As tax season approaches people start getting stressed about filing their tax returns. One sure way to draw the attention of the Internal Revenue Service is making a mistake on your return, here are seven of the simplest mistakes people make so you can avoid some extra stress this year.
1. Forgetting to sign and date your return. This is so common, the IRS even posted a video on You Tube, with sign language, to remind people to sign and date their returns.
2. Math errors. The frequency of math errors has gone down recently as more people are using software or professional return preparers, but simple addition and subtraction errors are still an easy mistake you need to avoid. Double check any manual math before sending in your return.
3. Wrong social security numbers for you, your spouse or your dependents. A sure way to get a letter from the IRS is to put an incorrect social security number on your return. Their computers automatically match names and social security numbers for every return.
4. Not matching information returns to your personal tax return. You know all the information returns you get in January and February like W-2′s, 1099′s and 1098′s, well the IRS gets a copy of those also and they match up your return with their copy. Sometimes you may have a legitimate reason why amounts on a 1099 will not agree with your return, but a W-2 should always match what you report. If you get an information return that is not correct, contact the person who sent it and have them send you a corrected copy.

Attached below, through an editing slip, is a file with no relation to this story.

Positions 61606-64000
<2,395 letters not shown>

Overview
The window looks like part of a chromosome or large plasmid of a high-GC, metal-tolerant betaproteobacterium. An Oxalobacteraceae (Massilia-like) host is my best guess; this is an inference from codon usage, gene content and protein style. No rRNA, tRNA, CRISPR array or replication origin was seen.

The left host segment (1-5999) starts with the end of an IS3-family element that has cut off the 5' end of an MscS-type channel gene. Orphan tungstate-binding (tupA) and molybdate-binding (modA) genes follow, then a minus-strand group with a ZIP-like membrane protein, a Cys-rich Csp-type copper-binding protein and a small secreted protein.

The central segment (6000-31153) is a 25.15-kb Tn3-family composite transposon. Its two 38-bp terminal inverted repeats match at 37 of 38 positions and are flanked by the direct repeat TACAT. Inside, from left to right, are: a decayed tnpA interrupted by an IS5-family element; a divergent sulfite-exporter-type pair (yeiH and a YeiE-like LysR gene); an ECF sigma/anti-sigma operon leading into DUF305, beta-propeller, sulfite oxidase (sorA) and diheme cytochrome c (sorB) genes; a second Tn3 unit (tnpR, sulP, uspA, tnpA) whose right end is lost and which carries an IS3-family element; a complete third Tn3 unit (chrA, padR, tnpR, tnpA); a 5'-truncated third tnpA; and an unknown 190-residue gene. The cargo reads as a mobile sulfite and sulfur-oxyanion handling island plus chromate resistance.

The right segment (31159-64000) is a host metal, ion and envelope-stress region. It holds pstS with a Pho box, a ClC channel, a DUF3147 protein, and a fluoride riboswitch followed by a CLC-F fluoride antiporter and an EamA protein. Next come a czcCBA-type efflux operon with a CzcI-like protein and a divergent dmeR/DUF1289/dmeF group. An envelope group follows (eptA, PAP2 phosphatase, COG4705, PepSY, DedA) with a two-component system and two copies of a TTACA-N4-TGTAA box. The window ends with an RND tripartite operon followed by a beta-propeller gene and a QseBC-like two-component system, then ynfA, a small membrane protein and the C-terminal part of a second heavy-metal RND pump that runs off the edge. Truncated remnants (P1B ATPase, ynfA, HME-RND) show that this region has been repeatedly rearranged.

5. Mixing up deductions and credits. Deductions are used to calculate how much of your income is taxed, whereas credits are dollar for dollar reductions in your tax liability. Use a bookkeeping application like Outright.com for your business to record everything accurately.
6. Putting the wrong bank account information on your return. If you are getting a refund, the IRS allows you to choose to have your money direct deposited into your checking or savings account. All those little electronic looking numbers at the bottom of your check are how the IRS knows where to send your money through the banking system. When you put those numbers at the bottom of your return, you can be off one number and that refund will not find its way into your account.
7. Failing to file electronically. Electronic filing was first introduced in 1990 and turns 20 this year. When you file a return manually, most of the information has to be scanned or manually keyed in by an IRS employee. In their own studies the IRS found that they themselves made mistakes on 20 percent of the returns that were processed manually compared to under 1% on electronically filed returns.
In 2009, the service brought in an additional $48.9 billion from collection, audit and return matching efforts. Check your return for some of these common mistakes and it will help you avoid additional scrutiny from the IRS.
Outright.com is the free financial management tool for small business owners and the self-employed that simplifies and de-stresses tax time for these workers.
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